One business model is thriving in the wake of the housing bubble – mortgage fraud. The number of suspicious activity reports filed by financial institutions is higher than ever, reaching nearly 94,000 in 2011. Last year, the FBI estimated that the impact of mortgage fraud on the economy exceeds $3 billion annually.
Much of this increase can be attributed to the recent discovery of fraud related to loan origination that occurred years earlier. Reviews of loan, property, and payment history during the foreclosure process can reveal information that was falsified or concealed during origination.
Whether the victims are vulnerable borrowers or trusting lenders, fraud has added extra pain to an already challenged housing finance system. Even credit unions, long considered at lower risk for fraud because of their closer ties to customers, are feeling the impact.
Fraud investigators are finding far more complex and sophisticated schemes, including collusion between borrowers and loan officers. Analysis shows that a growing number of fraud allegations relate to servicing or real estate-owned (REO) transactions, such as real estate agents holding REO properties for investors rather than marketing them to owner-occupants. Distressed borrowers can be an easy target. Nearly half of all recent suspicious activity reports involved questionable foreclosure rescue or loan modification scams.
With the prevalence of mortgage fraud, credit unions should be concerned about their susceptibility to efforts to misstate, misrepresent, or omit essential information in a mortgage transaction. Because credit unions have enjoyed historically lower fraud rates, they may not recognize suspicious activity. Many credit unions are expanding their membership beyond traditional tight-knit groups, so they may no longer have the kind of close ties to members that would make it easier to detect any misrepresentation of income or assets.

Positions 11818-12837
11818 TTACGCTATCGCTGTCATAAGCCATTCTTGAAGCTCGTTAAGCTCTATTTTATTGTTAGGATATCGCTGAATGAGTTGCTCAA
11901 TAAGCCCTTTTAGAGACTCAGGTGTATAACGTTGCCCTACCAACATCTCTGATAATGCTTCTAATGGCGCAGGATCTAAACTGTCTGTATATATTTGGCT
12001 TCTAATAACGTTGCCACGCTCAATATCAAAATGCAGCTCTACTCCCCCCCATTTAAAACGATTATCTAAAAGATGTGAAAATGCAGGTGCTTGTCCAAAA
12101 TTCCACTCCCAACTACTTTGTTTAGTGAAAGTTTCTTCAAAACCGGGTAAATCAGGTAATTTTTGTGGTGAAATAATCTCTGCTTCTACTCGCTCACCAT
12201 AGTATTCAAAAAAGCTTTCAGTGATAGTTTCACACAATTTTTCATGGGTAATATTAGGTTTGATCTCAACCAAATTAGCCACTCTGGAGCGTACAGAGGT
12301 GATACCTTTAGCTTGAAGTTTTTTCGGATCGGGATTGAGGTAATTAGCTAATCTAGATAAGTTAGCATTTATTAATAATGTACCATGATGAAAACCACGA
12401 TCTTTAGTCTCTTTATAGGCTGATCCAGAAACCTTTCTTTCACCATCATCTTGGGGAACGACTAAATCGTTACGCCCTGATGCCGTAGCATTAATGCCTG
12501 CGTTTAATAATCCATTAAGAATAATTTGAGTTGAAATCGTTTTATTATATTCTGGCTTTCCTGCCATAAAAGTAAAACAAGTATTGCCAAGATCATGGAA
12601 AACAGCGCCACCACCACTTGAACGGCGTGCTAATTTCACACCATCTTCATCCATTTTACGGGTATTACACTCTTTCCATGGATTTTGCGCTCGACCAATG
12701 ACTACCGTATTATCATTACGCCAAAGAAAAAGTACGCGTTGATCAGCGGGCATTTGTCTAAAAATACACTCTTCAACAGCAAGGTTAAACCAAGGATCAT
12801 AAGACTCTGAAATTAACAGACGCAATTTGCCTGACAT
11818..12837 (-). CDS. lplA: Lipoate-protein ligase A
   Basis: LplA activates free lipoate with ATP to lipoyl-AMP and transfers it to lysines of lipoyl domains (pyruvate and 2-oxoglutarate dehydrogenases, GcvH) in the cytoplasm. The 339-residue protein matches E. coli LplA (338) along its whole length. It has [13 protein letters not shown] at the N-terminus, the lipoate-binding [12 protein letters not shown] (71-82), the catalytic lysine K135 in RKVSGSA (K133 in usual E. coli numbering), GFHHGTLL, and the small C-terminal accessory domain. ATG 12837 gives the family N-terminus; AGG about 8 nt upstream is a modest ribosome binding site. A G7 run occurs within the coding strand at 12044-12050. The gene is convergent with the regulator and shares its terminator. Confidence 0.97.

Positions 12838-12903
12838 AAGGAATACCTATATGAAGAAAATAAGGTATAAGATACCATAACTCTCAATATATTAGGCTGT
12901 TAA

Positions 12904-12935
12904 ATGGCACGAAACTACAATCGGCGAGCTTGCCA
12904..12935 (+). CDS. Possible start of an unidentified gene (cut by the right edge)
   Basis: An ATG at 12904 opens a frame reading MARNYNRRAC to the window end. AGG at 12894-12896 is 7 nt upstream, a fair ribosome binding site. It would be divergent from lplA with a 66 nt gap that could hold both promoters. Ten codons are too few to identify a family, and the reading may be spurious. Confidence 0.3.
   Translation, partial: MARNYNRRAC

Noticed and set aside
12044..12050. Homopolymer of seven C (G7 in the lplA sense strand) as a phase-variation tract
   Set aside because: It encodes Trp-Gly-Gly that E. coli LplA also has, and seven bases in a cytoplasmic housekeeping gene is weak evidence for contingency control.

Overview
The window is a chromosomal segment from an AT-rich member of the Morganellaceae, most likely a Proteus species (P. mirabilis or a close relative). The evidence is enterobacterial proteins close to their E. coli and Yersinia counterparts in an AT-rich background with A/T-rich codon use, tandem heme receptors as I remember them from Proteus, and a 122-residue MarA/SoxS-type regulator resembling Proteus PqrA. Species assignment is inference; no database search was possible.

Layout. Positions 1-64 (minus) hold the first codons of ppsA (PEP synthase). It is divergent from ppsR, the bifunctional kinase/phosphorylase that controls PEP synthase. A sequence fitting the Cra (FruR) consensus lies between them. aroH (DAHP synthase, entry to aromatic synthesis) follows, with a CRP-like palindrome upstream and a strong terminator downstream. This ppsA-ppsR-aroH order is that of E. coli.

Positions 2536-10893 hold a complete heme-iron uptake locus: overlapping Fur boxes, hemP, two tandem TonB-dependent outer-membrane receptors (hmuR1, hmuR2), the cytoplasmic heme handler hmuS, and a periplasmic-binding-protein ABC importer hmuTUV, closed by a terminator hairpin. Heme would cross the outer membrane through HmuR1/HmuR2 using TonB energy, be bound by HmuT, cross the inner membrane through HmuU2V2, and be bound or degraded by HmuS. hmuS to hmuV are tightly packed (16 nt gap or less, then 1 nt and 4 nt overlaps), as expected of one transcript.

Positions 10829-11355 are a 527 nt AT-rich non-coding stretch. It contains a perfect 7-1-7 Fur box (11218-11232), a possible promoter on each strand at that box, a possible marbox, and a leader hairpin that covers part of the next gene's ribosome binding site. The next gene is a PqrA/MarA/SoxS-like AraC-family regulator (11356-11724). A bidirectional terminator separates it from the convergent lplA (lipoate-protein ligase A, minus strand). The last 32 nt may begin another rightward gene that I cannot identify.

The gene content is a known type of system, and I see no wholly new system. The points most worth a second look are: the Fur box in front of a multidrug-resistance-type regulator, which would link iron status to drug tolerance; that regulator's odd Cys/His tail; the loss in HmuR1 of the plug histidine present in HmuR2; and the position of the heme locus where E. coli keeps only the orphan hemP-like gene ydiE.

Fannie Mae’s own Mortgage Fraud Program is staffed by investigators who work closely with lenders to help them recognize and mitigate their risk exposure as well as share information with law enforcement to support criminal investigations and prosecutions. The number of mortgage fraud cases in which Fannie Mae has collaborated with law enforcement has tripled over the past two years.
The team analyzes patterns in mortgage loans to identify suspicious activity and follows up on hundreds of tips received each month. When a potential case is identified, it is investigated and reported to the Federal Housing Finance Agency, which reports findings to the Financial Crimes Enforcement Network (FinCEN) and law enforcement. Recently quick action by FinCEN, law enforcement, and Fannie Mae led to an arrest in connection with an attempt to falsify deeds and take possession of nearly two dozen Fannie Mae-owned properties.
Education is important aspect of fraud prevention. More than 105,000 industry professionals have attended our training programs since 2008. Our KnowYourOptions website not only offers information to consumers about alternatives to foreclosure, but also warns about potential foreclosure rescue scams. Fannie Mae also collaborates with federal, state, and local law enforcement agencies, industry players, and non-profits on a consolidated consumer complaint database (www.loanscamalert.org).
These educational efforts are having an impact. Financial institutions are increasingly able to spot and prevent potential fraud before it happens. Fannie Mae benefits as well as we see a decline in the incidence of mortgage fraud in loans acquired for our new book of business.
Fannie Mae offers information and resources on mortgage fraud on our Preventing Mortgage Fraud website.If you have information concerning possible mortgage fraud, contact Fannie Mae at 1-800-732-6643.